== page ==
Stanford Black Business Students Association Celebrates 25 Years
About 200 people including some 40 alums attended Gathering 25, a two-day conference to celebrate the club's 25th anniversary.
When Richard Phillips came to Stanford GSB in fall 2007, he knew he’d find professional and personal support at the Black Business Students Association, a student club. It is “one serious option where people can go and feel supported, feel like they know everyone, and feel like everyone is their friend,” Phillips said.
In his first year Phillips took part in a team-building weekend retreat in Napa and fielded questions from prospective MBA students during Admit Weekend about being Black at Stanford. Other BBSA members have helped undergraduates interested in business careers polish their resumes and hone their interview skills.
There’s also time for fun: The guys spent an evening out at dinner and clubbing in Oakland, while women of the BBSA gathered at a member’s apartment to bond around cocktails and dessert.
The group that has been an integral part of Stanford life for Phillips and hundreds of other Black students during the past quarter century is moving into the future with its old traditions intact and new goals underway. Its most ambitious effort of the year came in late April during Gathering 25, a two-day conference featuring speakers, workshops, and memories to celebrate the club’s 25th anniversary.
The event drew about 200 people, including about 40 alums from around the country. As a show of enthusiasm and solidarity, about two dozen Black members of the MBA class of 2008 made a pact to return to the conference every year.
Gathering 25 kicked off on April 25 with a keynote speech by Mellody Hobson, who described her rise through Chicago-based Ariel Investments to become president of that Black-owned investment firm at age 30. Johnathan Rodgers, president and CEO of TV One — the cable channel that targets African Americans with the jaunty “I See Black People” advertising campaign — detailed the business strategy of the nation’s sole Black-owned broadcast company. Jim Phills and Roderick Kramer, members of the Stanford GSB organizational behavior faculty, talked about power in the workplace.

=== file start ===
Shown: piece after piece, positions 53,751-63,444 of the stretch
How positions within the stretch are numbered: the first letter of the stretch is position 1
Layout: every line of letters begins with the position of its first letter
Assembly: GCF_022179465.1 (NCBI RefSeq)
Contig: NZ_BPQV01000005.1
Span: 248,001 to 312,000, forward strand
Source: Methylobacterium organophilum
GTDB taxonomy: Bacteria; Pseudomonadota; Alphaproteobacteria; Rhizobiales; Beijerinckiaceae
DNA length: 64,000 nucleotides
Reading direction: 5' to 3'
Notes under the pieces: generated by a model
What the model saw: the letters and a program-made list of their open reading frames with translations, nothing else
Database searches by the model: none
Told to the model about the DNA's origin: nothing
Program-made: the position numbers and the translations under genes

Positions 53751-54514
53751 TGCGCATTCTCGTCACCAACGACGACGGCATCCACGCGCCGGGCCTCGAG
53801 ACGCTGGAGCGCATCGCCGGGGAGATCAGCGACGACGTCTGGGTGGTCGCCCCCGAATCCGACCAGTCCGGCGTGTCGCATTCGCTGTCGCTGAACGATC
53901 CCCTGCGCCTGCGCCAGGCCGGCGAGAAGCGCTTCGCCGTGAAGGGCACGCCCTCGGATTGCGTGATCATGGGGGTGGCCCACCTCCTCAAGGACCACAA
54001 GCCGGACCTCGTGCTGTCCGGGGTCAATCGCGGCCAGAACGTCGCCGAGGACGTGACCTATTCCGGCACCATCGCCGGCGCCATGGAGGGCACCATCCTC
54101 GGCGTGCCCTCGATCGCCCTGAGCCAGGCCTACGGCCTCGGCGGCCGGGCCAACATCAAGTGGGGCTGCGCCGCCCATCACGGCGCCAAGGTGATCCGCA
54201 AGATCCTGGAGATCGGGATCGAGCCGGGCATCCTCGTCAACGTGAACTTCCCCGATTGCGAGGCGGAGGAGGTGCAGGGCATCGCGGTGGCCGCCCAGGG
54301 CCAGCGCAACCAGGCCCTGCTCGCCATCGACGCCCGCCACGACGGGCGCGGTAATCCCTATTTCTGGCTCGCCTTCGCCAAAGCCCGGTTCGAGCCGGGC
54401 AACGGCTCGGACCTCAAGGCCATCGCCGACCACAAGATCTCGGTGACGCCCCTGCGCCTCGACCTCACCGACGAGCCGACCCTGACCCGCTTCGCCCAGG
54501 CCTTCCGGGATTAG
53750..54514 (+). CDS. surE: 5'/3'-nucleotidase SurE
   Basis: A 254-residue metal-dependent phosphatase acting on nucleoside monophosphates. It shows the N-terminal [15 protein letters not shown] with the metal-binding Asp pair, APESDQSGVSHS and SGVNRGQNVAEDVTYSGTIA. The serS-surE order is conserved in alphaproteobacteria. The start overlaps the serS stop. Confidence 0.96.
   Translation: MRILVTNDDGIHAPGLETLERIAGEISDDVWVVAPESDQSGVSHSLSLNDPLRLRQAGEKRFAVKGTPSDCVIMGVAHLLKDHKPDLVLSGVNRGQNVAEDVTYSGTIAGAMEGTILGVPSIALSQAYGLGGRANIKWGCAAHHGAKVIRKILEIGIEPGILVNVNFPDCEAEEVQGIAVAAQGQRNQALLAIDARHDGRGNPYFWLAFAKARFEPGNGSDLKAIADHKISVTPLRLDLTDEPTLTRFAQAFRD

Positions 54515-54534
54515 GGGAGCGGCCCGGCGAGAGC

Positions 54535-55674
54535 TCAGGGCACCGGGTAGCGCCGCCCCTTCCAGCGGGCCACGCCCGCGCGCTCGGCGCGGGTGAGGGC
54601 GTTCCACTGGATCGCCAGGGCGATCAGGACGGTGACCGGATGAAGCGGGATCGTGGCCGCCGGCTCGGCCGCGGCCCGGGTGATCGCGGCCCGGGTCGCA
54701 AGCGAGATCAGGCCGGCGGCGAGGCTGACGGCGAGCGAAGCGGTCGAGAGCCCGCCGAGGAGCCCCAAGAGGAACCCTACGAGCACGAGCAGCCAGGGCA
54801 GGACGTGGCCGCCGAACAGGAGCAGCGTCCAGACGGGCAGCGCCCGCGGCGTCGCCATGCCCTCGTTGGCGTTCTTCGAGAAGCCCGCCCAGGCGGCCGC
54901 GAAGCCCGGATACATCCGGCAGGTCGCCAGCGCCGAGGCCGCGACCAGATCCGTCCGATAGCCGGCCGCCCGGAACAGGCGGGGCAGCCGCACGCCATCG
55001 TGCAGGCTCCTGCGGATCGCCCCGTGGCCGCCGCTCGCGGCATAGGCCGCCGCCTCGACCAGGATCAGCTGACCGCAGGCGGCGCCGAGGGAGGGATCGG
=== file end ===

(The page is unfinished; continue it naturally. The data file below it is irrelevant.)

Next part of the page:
“Get us all in one room, and you see a big community here,” said conference co-chair Rukaiyah Adams, MBA ’08, about the scene that was created when all current Black MBA students came up on stage for recognition. “If you take a picture of the 50 Black students who are here now, it makes a visual reminder that we have done well.”
The association got its start in the early 1980s when the number of Black students in the business school reached “a critical mass,” said former BBSA member Bruce Thompson, MBA ’84.
Never mind that only a handful of the 600 first- and second-year students attending business school at that time were Black. “We are not talking huge numbers,” Thompson explained, “but relative to what had been there in prior years, it was a substantial contingent.”
“I think there was a general feeling that we needed to have our own voice, as part of the business school and as part of the broader community.”
The year it was formed, the BBSA established an annual conference — which remains the oldest student-led conference at the business school. That event included a job fair, which at its peak drew representatives from as many as 30 companies and Black Stanford grads, including Thompson, to recruit and provide support, advice, or mentoring to students. The job fair was discontinued in the 1990s.
For Art May, MBA ’89, owner and principal of residential real estate development firm Keystone Development Group, “The bond with other BBSA members is one of the stronger bonds” from his Stanford years. “I do business with them and have a long network of working together with Black alums.”
Creating relationships remains one of the club’s most important functions. This year about 30 second-year club members took part in the annual retreat held at a Napa hotel, said Chimeka Thomas, MBA ’08.
During one exercise, participants jotted a professional or personal fear or concern on a piece of paper and placed it in a hat. The students closed their eyes and listened as the group’s leader read each note aloud. “When he read something off that related to you, you opened your eyes, and you look at the other people in the room whose eyes are open too,” Thomas said. “You don’t move. No one says anything. It’s just a way to understand that there are other people who are probably having the same concerns as you.
Today the BBSA is also cultivating non-Black club members. About 20 percent of the 75 current members are not minorities. Some are international students wanting to learn more about the Black American experience. Others are non-Black classmates eager to make new friends and expand their personal horizons.
“It’s been a nice thing to share,” said Thomas.
That strategy helps both sides learn about the realities of business today. “If you really want to excel, you have to learn how to have cross-cultural conversations. There’s much more mixing in society in general. I think it is for the better,” said Adams, who is Black and also a member of the Jewish Students Business Association.
David Silver, MBA ’08, who is white and Jewish, chairs the BBSA’s technology committee. While he considers being active in the group an important way to prepare for the reality of today’s workforce, Silver said he’s most enjoyed the BBSA’s social side. He attended the fall weekend retreat and got to meet Thomas Adams, MBA ’95 and a former eBay executive who hosted a BBSA reception at his home last year.
“It’s inspirational to hear someone like that speak,” Silver said. “He’s a fantastic role model for me, and for anybody at the GSB.”
By Michele Chandler
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